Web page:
Written by Richard Rider, Chairman of San Diego Tax Fighters
It’s doubtless that many love the idea of Chula Vista being the site of a new California State University (CSU). It’s something for nothing. It would be paid for by the state taxpayers, yet stimulate the local economy while being a source of pride for the community.
But this proposed CSU expansion fails basic economic and demographic analysis. It’s simply not needed. Period.
Contrary to what most people think, California’s state population growth is slowing down dramatically. In the last two years, the population of the other 49 states (states that are also slowing in growth) grew over 50% faster than California.
As slow as California is growing, San Diego County is growing even slower. Last year, the county population grew by 0.17%. That’s less than two percent a decade.
But more importantly, we have fewer and fewer kids under the age of 17 in California. It’s not just a slowing in growth—we have fewer kids. Our under-17 population peaked in 2004. Since then, that population has been shrinking. Every year, we have fewer kids living in California than we had the year before. This is an uninterrupted 15-year trend that shows no sign of reversing.
Of course, today’s kids constitute our future college population. We can already see that our annual influx of college students will be shrinking year after year for the next two decades. Why build a brand new CSU when we have fewer college students in California?
If this trend of fewer and fewer young people reverses, we’ll have 18 years to prepare for the first uptick in collegiate student demand. There’s no need to build another CSU campus for a probably nonexistent demand increase 20 years from now.
Chula Vista CSU boosters will respond that their city’s population has been growing at a good rate, which is true. Much of the growth in the county has been concentrated there, since the city annexed a bunch of county land in the 1980s. The Chula Vista population grew 41.9% from 2000 to 2018. But that growth rate is slowing dramatically: only 11.4% from 2010 to 2018.
Perhaps it would be nice to have a CSU closer to Chula Vista. But based on the demographics, that would make sense only if we closed or dramatically reduced the size of some other CSU campus. Trust me when I say that such an option will not be considered, let alone implemented.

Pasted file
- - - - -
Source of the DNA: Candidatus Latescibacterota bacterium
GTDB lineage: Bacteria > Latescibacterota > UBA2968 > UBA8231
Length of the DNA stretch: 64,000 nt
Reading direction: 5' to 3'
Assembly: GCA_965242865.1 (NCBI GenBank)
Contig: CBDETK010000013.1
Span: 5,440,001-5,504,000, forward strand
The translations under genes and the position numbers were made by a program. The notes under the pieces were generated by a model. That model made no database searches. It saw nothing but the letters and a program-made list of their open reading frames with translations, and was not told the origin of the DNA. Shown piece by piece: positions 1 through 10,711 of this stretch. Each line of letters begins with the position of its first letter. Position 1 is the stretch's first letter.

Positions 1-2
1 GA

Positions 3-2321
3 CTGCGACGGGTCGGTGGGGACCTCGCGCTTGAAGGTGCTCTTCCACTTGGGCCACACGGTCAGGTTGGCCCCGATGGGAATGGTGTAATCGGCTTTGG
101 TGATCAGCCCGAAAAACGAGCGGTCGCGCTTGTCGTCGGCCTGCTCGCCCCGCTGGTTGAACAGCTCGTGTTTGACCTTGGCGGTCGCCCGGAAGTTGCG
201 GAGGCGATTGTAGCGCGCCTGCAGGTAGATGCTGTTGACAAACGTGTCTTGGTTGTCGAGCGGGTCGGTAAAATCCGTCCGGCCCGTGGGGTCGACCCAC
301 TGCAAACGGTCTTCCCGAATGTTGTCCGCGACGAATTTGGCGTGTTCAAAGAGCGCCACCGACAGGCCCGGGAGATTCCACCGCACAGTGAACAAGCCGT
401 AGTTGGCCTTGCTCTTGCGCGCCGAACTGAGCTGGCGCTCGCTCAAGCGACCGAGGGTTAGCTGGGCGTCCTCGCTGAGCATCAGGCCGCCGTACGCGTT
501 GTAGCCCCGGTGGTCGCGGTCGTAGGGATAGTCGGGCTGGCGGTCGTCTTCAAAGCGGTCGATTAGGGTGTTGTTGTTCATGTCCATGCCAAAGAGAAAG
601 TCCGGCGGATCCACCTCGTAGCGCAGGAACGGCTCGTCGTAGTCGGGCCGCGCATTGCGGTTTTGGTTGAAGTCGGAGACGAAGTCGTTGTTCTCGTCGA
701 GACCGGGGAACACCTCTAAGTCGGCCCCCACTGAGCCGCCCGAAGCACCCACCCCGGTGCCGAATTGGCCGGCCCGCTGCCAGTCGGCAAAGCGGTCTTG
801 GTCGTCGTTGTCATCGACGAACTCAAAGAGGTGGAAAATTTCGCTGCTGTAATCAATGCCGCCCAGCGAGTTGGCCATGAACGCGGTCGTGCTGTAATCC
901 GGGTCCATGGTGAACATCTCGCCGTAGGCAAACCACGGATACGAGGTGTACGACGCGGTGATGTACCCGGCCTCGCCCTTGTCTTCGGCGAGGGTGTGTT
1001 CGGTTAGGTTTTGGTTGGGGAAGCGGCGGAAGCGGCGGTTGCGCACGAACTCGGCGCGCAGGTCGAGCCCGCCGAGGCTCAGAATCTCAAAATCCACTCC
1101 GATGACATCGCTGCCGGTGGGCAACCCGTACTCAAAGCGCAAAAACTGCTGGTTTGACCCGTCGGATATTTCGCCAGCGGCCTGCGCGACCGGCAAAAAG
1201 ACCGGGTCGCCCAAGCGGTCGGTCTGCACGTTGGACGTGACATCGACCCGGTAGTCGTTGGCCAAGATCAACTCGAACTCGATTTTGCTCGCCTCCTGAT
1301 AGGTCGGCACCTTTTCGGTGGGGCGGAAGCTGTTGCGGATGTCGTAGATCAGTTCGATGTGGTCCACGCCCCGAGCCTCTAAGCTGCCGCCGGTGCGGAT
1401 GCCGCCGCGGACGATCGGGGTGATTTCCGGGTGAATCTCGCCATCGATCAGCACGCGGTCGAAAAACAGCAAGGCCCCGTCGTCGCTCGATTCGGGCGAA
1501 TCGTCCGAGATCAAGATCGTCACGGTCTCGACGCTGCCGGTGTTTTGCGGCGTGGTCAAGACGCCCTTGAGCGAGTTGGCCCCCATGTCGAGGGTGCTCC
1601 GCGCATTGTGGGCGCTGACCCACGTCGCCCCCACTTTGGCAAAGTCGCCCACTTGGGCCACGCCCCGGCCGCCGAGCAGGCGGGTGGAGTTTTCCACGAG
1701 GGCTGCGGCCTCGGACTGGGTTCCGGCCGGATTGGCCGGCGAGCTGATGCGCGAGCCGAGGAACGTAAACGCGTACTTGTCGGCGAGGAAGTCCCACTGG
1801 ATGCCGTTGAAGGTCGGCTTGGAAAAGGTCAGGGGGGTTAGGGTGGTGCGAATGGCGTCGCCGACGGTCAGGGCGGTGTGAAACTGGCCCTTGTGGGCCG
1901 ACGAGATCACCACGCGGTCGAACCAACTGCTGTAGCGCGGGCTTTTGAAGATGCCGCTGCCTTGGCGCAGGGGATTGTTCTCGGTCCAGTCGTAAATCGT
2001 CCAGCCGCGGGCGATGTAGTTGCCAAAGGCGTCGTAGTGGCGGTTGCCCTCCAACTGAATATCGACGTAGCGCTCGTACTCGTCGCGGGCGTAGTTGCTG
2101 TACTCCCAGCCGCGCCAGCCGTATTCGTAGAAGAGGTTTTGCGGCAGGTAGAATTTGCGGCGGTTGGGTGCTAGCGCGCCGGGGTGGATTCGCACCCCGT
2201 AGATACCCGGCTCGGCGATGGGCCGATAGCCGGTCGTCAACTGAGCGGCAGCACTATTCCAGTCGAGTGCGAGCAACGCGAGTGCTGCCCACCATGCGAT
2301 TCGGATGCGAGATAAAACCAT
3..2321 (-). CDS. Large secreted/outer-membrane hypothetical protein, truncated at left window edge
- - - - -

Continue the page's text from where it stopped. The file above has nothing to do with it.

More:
But there’s another major reason why we don’t need more collegiate bricks and mortar campuses. Sadly, it took the coronavirus to draw public attention to this fact. This spring, almost all colleges in America are closing down, but continuing the students’ education via online classes.
Online education — public and private — has been quietly growing at a rapid pace, much to the consternation of the education labor union bosses. The quality of online courses continues to improve.
Instead of having a graduate TA (teaching assistant) instructing a class, students can electronically tap into the all-star professors who do a far superior job of educating and challenging students. Visual and graphic options can enhance such education. If a student “doesn’t get it” the first time, they can play the lecture back again. And by the way, fewer commutes means less pollution.
Classes don’t have to be totally online. Maybe classes would still meet one day a week, rather than three days a week. Whatever the degree of change fostered by online education, it’s clear that there will be less and less demand for classrooms, particularly in the liberal arts.
A well-funded cabal of strange bedfellows will surely unite, trying to make this unneeded project a reality. Local politicians of both parties, labor unions, construction companies, local media, and others will combine to push a well-funded campaign to get the public to think a new CSU campus is a great idea. After all, it will be paid for out of the California state budget “surplus.”
Sadly, that state surplus was always an illusion. Even that illusion disappeared with the current stock market collapse.
This Chula Vista CSU will cost hundreds of millions to build. In addition, legions of highly paid university bureaucrats will be needed, along with a few professors and janitors—an ongoing annual waste of scarce taxpayer dollars. Don’t do it.
Thanks to the coronavirus, National University, a college with a strong emphasis on students taking classes online, is now gently kicking the collectivist butts of the traditional bricks and mortar universities.
National University is temporarily offering all of its online classes for free through June. The credits for these classes are usually transferable to other colleges—you know, the ones still trying to figure out how online instruction works.